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In re Marriage of Bischof

Court of Appeal of Iowa

September 5, 2013

IN RE THE MARRIAGE OF RENEE MICHELLE BISCHOF AND MICHAEL LARRY BISCHOF
v.
Upon the Petition of RENEE MICHELLE BISCHOF, Petitioner-Appellant, And Concerning MICHAEL LARRY BISCHOF Petitioner-Appellee.

Appeal from the Iowa District Court for Iowa County, Sean W. McPartland, Judge.

A wife appeals from aspects of the dissolution decree involving distribution of retirement funds and alleged dissipation of marital assets.

James Claypool, Williamsburg, for appellant.

John Wagner, Amana, for appellee.

Considered by Vogel, P.J., and Danilson and Tabor, JJ.

TABOR, J.

Renee Van Hoe[1] challenges the distribution of the parties' assets and debts in the decree dissolving her marriage to Michael Bischof. She argues the district court improperly awarded their retirement funds and failed to find Michael dissipated assets from retirement accounts.

Deferring to the district court's findings that both parties lacked credibility in certain respects, and with no documentary evidence of the premarital value of Michael's retirement plan, we find it equitable to award each party their respective retirement accounts in full. Moreover, no credible evidence shows Michael dissipated marital assets through the proceeds of a 401(k) loan or by liquidating his Iowa Public Employees Retirement System (IPERS) account.

I. Background Facts and Proceedings

Renee and Michael married in November 2001. Both are now fifty-four years old. Since 2006, Renee has worked as an office coordinator with the University of Iowa Hospitals and Clinics. Michael is employed as an inspector at Whirlpool, where he has worked since 1977.

On October 11, 2010, Renee filed a petition for dissolution of marriage. The district court held trial on May 8, 2012, to resolve the sole contention of the dissolution—property valuation and division. Specifically, the parties disputed the value of the following: (1) real estate, including the parties' marital residence and their rental property, both in Marengo, Iowa; (2) debt, including mortgages on both parcels and credit card debts;[2] (3) retirement funds, including Michael's 401(k), Renee's retirement account, and Michael's liquidated IPERS account; and (4) miscellaneous assets.

The district court entered its findings of fact, conclusions of law, and decree of dissolution of marriage on August 6, 2012. Before dividing the marital estate, the court described the evidence offered by both Michael and Renee as lacking credibility. After listing examples in which the parties offered unbelievable or contradictory testimony, or acknowledged the absence of documentation to determine values at the time of trial, the court concluded:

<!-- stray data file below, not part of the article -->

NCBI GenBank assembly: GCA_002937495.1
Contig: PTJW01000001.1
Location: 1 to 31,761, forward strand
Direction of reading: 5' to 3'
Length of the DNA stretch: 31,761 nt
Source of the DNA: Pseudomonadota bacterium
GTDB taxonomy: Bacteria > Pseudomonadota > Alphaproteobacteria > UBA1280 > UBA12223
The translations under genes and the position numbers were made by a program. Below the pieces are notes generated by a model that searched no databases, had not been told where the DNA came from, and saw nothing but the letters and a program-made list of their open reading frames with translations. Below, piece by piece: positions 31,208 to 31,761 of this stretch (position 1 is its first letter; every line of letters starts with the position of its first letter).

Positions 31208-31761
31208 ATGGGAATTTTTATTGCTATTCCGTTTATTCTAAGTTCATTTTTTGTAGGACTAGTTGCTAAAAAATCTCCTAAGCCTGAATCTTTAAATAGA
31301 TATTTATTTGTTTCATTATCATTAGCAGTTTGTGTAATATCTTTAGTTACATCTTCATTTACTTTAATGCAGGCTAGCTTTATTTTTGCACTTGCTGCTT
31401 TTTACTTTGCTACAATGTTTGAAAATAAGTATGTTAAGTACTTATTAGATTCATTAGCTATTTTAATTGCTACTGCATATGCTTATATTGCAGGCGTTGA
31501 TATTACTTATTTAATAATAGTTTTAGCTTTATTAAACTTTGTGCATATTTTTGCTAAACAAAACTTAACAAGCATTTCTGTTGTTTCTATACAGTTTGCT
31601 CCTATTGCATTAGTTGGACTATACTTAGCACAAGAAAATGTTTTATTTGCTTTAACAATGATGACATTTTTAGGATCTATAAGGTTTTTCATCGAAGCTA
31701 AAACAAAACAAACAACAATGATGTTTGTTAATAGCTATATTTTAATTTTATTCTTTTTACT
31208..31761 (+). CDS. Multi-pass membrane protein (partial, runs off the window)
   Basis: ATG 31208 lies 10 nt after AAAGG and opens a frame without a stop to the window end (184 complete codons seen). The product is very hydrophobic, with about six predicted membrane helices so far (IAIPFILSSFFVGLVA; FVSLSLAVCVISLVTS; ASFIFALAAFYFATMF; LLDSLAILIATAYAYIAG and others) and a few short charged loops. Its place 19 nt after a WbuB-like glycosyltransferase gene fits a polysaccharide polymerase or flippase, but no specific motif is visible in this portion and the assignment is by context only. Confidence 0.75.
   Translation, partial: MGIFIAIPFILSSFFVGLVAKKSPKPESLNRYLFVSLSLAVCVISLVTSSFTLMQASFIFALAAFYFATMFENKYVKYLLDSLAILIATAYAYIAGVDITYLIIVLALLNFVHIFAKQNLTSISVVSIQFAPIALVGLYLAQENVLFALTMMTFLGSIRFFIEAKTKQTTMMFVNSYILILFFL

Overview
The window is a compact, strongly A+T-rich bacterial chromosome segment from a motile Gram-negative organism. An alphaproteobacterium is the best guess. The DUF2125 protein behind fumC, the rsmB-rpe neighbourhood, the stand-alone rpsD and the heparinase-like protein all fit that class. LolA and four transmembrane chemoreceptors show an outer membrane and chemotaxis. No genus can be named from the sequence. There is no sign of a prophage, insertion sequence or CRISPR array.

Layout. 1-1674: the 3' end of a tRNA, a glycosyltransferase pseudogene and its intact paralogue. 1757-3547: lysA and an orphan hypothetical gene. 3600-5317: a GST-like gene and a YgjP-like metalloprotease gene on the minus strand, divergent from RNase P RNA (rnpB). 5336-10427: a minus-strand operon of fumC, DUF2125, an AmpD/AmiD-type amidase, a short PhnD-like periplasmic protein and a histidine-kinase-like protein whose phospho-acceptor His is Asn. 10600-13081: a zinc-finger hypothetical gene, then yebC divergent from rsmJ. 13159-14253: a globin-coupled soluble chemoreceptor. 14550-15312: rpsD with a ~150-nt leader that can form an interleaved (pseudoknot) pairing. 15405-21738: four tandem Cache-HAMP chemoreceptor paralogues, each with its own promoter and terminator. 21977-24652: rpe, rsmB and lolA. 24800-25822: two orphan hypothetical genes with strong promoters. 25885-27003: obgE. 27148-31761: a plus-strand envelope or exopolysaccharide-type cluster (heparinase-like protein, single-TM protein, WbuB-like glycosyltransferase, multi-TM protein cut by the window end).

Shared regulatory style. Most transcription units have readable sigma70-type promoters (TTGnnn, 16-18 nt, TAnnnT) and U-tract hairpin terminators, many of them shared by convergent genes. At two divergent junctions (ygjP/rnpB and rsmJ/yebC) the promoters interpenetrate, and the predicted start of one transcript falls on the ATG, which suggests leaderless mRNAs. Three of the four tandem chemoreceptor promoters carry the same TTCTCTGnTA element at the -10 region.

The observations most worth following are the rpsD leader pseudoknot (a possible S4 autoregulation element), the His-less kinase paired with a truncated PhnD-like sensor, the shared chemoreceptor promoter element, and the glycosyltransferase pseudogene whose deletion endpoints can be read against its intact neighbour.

In short, despite the fact that the parties prepared for a trial involving only financial issues, the parties submitted incomplete, confusing, or inaccurate information with respect to certain of those very financial issues. The Court found the evidence of both parties related to financial matters to lack credibility in certain respects. Accordingly, to the extent that the Court has arrived at allocations of assets and liabilities in accordance with the authorities, the Court has done so considering deficiencies in the credibility of the evidence of both parties related to such matters.

Proceeding to divide the marital estate, the district court awarded both homes to Renee, along with their mortgages, and ordered Renee to pay Michael $9750 to equalize the distribution. The court held each party responsible for half of the remaining marital debts and ordered any property not specifically awarded in its ruling to be sold in a mutually agreeable manner or at auction, with parties splitting the net proceeds.

Regarding the retirement funds, the district court again noted the scarcity of evidence on record: "Neither party provided documentation of the use that was made of the funds from the liquidation of the IPERS account. Neither party provided documentation indicating the breakdown of the Whirlpool 401(k) value as a premarital versus marital asset." The court concluded, "each of the parties is entitled to retain those retirement accounts that are in their names. Although the evidence in connection with these matters was ...


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